What can I say about my experience in Washington, D.C., during the inauguration of President Barack Obama? It was impossible to get a cab, and every street corner looked like Times Square on New Year's Eve. But enthusiasm and politeness could be measured in kilowatts. And the coming together of people of all races, ethnicities, and social and economic statuses was one of the most heart happy experiences of my lifetime.
I knew from the time my husband, Charles, and I boarded the plane at O'Hare airport that the world had changed. O'Hare was transformed into a portal of hope. At every gate, the mood resembled a family reunion. The good feelings shared among the throngs who dared to brave the long lines, crowds and bitter winter winds to witness this moment in history lifted us off the ground long before we left the runways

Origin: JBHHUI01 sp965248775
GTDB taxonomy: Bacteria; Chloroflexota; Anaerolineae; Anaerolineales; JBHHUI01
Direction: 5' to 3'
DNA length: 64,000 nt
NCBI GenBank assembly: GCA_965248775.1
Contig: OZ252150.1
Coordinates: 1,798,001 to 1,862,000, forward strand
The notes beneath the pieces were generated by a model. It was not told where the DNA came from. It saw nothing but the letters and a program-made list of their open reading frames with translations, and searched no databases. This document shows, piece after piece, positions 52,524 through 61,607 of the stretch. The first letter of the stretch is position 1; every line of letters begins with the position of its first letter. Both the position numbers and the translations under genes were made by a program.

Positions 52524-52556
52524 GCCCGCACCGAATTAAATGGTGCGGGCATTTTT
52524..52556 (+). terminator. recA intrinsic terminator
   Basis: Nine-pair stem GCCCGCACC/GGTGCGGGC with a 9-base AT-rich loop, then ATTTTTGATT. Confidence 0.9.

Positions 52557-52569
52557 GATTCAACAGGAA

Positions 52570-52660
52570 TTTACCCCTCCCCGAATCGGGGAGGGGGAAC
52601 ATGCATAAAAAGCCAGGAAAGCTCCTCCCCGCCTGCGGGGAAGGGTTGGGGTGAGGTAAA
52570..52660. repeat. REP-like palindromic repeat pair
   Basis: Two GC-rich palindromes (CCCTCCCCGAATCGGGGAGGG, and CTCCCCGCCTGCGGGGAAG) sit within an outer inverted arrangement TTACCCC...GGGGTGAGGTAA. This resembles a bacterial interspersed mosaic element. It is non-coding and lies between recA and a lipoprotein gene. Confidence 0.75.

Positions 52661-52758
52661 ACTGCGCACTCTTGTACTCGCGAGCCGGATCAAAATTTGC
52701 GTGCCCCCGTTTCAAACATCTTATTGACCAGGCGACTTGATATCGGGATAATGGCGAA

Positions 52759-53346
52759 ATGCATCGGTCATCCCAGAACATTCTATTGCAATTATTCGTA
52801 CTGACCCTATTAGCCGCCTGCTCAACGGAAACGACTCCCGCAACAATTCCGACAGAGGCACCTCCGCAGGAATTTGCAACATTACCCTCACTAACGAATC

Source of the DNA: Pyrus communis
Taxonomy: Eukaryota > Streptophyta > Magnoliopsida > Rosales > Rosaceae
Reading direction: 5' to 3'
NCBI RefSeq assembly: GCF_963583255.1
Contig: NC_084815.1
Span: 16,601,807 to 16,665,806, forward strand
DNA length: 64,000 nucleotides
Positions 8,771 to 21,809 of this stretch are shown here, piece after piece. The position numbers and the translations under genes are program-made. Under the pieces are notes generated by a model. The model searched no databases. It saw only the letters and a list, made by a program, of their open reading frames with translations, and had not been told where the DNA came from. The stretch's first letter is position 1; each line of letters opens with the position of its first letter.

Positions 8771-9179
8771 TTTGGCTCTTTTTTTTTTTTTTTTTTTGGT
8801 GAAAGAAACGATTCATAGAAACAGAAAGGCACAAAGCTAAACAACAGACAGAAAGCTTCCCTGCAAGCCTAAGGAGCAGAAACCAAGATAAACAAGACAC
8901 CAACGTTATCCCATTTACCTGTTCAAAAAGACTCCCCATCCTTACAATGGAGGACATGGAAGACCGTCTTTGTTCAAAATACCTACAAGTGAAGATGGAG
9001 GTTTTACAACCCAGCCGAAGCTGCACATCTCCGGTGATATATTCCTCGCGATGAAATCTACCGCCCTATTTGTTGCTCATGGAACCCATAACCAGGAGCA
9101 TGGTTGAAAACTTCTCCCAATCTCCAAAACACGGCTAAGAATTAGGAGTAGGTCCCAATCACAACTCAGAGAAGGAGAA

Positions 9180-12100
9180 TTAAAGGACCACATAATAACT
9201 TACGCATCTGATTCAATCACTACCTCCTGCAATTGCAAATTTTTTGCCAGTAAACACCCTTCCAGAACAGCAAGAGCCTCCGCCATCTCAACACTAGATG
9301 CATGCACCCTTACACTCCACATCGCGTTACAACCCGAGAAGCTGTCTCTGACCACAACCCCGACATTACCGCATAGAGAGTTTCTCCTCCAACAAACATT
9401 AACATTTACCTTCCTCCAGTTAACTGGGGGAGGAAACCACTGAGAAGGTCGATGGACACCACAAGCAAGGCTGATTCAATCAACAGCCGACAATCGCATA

And to think, I almost didn't go. The logistical nightmare touched off by the thousands of people who descended on the Democratic National Convention in Denver the night Obama accepted his party's nomination had left me a bit jaded. I have my mother to thank for snapping me out of it. I'm the leader of a civil rights organization and in Obama's hometown, after all. "You've so got to go," she told me. She was so right.
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